Vet training program links rabies knowledge to hands-on vaccination practices
To bridge the gap between classroom teaching and practical experience, an all-female veterinary association at the University of the Philippines (UP) recently participated in their annual veterinary medicine field training program—with a focus on rabies education. The program, known as the Service through Extension and Training (or SET), provides a venue for the members of the Lady Veterinary Students’ Association (UPLVSA) to apply what was learned in their academic coursework to actual, real-world experiences in the field and give back to the community at the same time.
This year’s SET program, held in January 2018 in Baguio City, emphasized improving students’ rabies control knowledge and the practical aspects of rabies vaccination campaigns. These annual SET programs are typically coordinated and supported by community and government units, and this year, the GARC Philippines office stepped into this role and provided technical input and materials for the training event, including instruction in the Rabies Educator Certificate (REC).
Dr. Dianne Licuan represented the GARC team during the SET event, and lectured on the guidelines for conducting a mass vaccination campaign for dogs, emphasizing proper animal handling and vaccination techniques. A pre-test indicated that students were already fairly knowledgeable about rabies, but there were some gaps, especially in the areas of disease transmission and communication/information dissemination techniques. Further group discussions of these topics allowed students to explore some difficult concepts related to rabies, including transmission through the preparation and consumption of illegally slaughtered dog meat and the vaccination regimen for someone who has received bites from multiple suspected rabid animals in a short period.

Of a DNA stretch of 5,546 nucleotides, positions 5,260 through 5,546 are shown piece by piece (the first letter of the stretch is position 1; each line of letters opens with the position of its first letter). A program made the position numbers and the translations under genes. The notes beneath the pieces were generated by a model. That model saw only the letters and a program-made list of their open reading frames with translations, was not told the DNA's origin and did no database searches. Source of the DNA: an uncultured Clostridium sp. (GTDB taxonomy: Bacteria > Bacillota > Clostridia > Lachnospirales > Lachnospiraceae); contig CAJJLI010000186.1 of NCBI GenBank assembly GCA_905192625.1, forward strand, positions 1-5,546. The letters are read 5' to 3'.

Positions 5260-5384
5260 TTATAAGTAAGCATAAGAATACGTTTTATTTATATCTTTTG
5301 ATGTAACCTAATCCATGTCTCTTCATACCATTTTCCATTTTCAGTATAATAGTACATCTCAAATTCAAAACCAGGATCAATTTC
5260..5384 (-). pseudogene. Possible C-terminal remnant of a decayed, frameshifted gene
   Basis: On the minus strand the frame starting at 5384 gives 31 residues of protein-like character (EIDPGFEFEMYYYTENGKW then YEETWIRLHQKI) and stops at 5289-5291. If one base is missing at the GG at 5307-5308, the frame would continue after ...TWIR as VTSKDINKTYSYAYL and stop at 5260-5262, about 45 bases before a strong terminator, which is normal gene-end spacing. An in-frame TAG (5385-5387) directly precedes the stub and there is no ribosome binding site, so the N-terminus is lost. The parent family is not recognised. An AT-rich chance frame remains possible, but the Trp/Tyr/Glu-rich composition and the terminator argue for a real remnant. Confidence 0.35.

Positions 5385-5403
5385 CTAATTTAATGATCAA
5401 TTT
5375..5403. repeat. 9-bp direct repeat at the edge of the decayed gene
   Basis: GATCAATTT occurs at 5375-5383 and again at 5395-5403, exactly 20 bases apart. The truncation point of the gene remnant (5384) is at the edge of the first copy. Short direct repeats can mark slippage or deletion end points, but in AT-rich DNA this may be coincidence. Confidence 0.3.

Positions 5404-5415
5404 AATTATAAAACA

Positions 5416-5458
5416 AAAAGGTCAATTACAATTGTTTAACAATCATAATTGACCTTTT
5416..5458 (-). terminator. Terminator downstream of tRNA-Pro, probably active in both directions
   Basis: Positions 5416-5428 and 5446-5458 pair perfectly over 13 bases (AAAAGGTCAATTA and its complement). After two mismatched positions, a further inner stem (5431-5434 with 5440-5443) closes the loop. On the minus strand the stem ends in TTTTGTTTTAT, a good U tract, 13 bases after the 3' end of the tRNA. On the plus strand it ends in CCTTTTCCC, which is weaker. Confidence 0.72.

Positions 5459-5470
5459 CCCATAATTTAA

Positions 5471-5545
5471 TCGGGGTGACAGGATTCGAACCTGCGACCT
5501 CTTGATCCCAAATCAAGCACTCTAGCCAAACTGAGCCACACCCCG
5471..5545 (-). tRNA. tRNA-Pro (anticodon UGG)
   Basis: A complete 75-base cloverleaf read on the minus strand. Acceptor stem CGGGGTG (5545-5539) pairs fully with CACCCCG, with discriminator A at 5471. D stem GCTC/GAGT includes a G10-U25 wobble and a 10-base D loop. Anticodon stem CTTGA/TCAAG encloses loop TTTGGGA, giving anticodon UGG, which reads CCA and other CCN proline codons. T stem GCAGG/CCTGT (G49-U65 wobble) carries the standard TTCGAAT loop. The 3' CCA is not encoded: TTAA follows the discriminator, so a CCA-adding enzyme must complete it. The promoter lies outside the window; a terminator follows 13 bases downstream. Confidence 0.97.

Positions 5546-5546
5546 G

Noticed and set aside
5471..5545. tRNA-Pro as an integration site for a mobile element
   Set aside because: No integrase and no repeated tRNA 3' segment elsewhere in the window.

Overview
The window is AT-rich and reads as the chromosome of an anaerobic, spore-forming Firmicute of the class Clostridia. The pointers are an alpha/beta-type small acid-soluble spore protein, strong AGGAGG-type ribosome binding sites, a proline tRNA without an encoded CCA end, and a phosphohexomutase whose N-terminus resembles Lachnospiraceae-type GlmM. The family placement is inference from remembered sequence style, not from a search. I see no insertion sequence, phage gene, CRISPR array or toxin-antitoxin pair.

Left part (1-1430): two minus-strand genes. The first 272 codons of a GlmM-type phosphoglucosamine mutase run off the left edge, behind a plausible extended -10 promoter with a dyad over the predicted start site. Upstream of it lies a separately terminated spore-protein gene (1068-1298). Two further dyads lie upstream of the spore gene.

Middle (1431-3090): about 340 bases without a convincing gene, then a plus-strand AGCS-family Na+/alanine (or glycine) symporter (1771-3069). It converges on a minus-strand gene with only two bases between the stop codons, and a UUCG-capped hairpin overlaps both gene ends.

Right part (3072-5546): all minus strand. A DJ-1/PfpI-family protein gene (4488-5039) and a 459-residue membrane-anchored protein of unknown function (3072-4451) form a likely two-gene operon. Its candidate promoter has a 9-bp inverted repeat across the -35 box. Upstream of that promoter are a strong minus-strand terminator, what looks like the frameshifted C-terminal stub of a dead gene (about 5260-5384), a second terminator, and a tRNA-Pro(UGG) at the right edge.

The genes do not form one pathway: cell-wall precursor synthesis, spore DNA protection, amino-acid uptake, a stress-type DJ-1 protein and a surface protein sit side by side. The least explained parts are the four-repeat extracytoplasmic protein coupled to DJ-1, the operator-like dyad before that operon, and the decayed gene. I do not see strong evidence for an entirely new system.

The students then conducted a rabies mass-vaccination campaign in coordination with Baguio City’s local veterinary office and the Regional Animal Disease Diagnostic Laboratory office. A fixed point style rabies mass vaccination campaign was run by five different student groups at different points in the area around the Department of Agriculture Office; but students eventually also implemented a house-to-house campaign to increase the number of dogs vaccinated. To assist the students, government and UPLVSA alumni veterinarians were on hand to coordinate with the Baguio City Veterinary Office throughout the SET event to provide guidance for the students as they vaccinated 160 dogs and cats in the neighborhood that day.
Students were exposed to many different fields of veterinary medicine during the SET program, aside from rabies control. Additional hands-on experiences were offered on surveillance, laboratory sample collection and processing, slaughterhouse and meat processing implementation, dairy cattle management, and milk processing. In addition to the technical knowledge and the new skills, students learned how to work in partnership with local government officials across different sectors to implement various veterinary activities, providing a skill set essential for the success of future vaccination campaigns.
Summarized by Laura Baker, GARC, from the SET activity report by Dianne Licuan, GARC Philippines